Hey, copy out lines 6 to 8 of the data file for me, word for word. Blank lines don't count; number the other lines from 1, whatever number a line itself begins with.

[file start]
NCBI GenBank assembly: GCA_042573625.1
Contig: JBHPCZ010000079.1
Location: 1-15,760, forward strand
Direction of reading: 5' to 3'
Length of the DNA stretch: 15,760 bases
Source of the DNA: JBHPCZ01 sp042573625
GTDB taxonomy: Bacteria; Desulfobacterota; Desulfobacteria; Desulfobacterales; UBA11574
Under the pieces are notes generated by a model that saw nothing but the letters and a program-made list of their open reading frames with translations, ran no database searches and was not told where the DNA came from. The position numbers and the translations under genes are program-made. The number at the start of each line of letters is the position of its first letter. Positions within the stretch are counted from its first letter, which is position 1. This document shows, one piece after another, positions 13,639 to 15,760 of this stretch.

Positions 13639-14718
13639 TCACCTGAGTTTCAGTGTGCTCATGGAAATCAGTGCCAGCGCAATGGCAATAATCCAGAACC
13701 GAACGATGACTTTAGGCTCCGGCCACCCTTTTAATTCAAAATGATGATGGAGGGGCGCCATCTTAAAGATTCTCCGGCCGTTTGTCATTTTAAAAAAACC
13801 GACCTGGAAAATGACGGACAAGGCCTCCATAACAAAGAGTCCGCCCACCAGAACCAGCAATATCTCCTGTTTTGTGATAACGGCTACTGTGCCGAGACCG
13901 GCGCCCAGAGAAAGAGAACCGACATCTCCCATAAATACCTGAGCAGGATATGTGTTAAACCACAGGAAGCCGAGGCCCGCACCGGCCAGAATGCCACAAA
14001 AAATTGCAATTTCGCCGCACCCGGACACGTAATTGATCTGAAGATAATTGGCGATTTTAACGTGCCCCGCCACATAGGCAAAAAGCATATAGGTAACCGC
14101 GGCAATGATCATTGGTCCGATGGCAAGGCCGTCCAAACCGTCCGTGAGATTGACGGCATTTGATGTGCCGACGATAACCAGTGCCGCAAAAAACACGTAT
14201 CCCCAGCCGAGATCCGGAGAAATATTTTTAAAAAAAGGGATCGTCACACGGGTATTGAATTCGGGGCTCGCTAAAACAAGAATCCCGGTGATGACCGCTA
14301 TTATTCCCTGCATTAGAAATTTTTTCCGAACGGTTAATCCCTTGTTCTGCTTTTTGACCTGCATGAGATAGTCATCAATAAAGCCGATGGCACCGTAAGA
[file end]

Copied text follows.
Source of the DNA: JBHPCZ01 sp042573625
GTDB taxonomy: Bacteria; Desulfobacterota; Desulfobacteria; Desulfobacterales; UBA11574
Under the pieces are notes generated by a model that saw nothing but the letters and a program-made list of their open reading frames with translations, ran no database searches and was not told where the DNA came from. The position numbers and the translations under genes are program-made. The number at the start of each line of letters is the position of its first letter. Positions within the stretch are counted from its first letter, which is position 1. This document shows, one piece after another, positions 13,639 to 15,760 of this stretch.